PM's Japan visit a success

PM's Japan visit a success

For any country, there are many ingredients to successful diplomacy. Consistency of policy, striking the right balance between various neighbours and dialogue partners, plus the ability to send clear messages contribute to confidence in long-term relations. But the bottom line for any country's diplomatic ties is maintaining its national interests.

Japan, a key player in Asia, was in a particularly difficult situation after the May 22 coup. It is a member of the G-7 with a Western-style democracy whose international policies and stances are closely aligned with the United States. But it also has long-standing, traditional and historical ties with Thailand as well as considerable investments — the highest in the region.

There was no question over engagement or perhaps continued embracement. But Japan needed assurances. 

Within this backdrop, the visit by Prime Minister Prayut Chan-o-cha to Japan, his meetings with his counterpart Shinzo Abe and the business federations in Tokyo and Osaka, were crucial. Thailand and Japan needed to reassure each other that their relations remain firm and close and that the commitment to future growth is mutual.

There is no doubt that Japan's role since the 1980s in the development of the Eastern Seaboard helped Thailand rise to a different level of economic competitiveness and its role in the future development of Thailand is critical.

During his visit, Prime Minister Prayut delivered a number of key messages − the first is that he values Japan's role in selecting Thailand as a key regional platform for Japanese investments and that he still wants Japan to continue doing so, not only in Thailand but in the region.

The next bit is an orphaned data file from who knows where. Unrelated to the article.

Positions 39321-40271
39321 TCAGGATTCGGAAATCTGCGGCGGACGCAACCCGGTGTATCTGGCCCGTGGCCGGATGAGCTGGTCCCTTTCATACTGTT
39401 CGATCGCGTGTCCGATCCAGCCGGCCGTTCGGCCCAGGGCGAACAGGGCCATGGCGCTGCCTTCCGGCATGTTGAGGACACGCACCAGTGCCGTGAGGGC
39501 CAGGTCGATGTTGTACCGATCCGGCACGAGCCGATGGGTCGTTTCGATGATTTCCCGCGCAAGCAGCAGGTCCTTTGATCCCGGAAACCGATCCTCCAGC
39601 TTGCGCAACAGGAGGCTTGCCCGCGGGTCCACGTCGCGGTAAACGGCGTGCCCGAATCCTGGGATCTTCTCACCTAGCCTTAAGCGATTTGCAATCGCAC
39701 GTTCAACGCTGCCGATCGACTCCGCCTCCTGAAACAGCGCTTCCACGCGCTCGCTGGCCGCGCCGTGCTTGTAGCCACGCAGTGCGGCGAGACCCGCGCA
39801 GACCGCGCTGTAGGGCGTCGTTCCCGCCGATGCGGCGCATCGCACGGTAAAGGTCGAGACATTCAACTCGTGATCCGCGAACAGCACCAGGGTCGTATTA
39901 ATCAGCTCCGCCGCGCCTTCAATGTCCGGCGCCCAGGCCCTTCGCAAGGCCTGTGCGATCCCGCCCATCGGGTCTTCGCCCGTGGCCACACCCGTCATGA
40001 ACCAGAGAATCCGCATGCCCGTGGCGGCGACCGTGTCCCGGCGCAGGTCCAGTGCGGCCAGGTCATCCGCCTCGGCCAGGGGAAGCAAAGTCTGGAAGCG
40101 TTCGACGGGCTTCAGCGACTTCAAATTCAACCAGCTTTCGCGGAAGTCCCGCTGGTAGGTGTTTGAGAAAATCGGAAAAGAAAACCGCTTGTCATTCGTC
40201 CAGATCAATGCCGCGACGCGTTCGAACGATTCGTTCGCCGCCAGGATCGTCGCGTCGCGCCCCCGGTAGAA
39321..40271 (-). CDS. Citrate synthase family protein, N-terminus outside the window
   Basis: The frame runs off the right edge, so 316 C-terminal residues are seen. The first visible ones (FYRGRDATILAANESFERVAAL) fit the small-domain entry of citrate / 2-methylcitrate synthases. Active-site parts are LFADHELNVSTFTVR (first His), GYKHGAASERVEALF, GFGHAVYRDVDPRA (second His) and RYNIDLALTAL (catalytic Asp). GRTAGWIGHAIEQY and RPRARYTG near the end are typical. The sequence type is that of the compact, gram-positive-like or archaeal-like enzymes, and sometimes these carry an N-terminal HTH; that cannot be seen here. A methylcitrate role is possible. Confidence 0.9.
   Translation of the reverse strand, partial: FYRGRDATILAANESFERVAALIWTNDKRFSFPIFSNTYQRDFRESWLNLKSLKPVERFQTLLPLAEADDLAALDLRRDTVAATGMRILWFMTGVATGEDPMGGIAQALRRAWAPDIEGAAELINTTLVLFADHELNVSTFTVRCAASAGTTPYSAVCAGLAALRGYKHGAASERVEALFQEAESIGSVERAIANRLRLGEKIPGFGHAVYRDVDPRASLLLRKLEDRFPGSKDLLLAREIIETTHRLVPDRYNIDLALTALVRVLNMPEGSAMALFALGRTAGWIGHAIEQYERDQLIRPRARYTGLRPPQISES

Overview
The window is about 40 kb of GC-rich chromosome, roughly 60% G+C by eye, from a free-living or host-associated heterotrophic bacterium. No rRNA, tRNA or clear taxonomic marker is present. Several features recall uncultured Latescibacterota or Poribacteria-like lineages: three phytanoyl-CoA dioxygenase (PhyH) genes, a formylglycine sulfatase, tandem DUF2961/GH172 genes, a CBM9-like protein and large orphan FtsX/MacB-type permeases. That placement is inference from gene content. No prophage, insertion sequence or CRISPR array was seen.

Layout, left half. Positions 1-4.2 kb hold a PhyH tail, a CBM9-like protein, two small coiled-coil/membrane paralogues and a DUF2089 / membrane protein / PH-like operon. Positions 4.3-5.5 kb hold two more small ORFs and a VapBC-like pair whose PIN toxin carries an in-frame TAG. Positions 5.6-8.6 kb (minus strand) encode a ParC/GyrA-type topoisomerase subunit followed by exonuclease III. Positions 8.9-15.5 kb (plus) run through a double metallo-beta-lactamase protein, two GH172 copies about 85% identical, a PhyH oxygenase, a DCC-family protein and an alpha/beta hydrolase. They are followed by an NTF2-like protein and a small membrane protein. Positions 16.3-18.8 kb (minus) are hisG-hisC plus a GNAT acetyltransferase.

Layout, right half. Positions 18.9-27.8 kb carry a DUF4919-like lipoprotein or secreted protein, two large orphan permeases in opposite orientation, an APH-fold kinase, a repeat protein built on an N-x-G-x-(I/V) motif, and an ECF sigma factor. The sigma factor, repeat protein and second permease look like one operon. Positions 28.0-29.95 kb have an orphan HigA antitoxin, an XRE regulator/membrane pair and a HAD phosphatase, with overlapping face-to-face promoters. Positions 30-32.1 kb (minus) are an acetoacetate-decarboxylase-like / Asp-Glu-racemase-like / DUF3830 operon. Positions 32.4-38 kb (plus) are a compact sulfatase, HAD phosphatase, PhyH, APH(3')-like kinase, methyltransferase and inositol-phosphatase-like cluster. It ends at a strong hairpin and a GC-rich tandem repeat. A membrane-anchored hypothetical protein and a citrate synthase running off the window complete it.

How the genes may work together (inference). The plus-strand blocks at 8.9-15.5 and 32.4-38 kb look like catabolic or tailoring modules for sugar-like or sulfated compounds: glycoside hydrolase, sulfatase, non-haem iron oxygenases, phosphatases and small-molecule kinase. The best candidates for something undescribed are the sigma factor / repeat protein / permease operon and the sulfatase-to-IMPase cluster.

Thailand, Japan and Myanmar are already working towards realising the Dawei Special Economic Development Zone and more work needs to be done.

Japan was also encouraged to participate in Thailand's policy of it becoming the region's transportation hub, while promoting the economic advancement of our neighbouring countries through the development of economic corridors in the region.

Gen Prayut encouraged the Japanese to invest in the plan to establish Special Economic Zones (SEZs) along Thailand's borders as well as its ambitious rail projects.

Admittedly, Japan only took note of the Prayut government's SEZ border plans and the rail development plan is not yet a done deal. The Japanese did agree, however, to study several proposed routes and it would be no surprise if eventually Japan did invest in one project or another.

Gen Prayut's first message of how Thailand's views Japan's role, as a partner in Thailand's development and the region, was clear. His second message, not only to the Japanese government but also Japanese business in Tokyo and Osaka — was that the government would not only take care of Japanese investments in Thailand but that he would also work to resolve investment issues.

The prime minister, however, also made it clear that Thailand must benefit as well from Japanese investments, for example in human resources development, research and development, and greater access to the Japanese market for key Thai agricultural products.

Thailand and Japan also agreed to step up cooperation on political and security issues. Since the coup, discussions in this area have not progressed. They will continue next month.   

The Japan visit sends a message to Thailand's partners near and far that it will continue to adopt a policy of balancing its relations with political and economic superpowers in the region despite the rapid rise of China as a global superpower. This is the right approach for Thailand. While more effort and work needs to be done, the visit by Gen Prayut was a success for Thailand and Japan.

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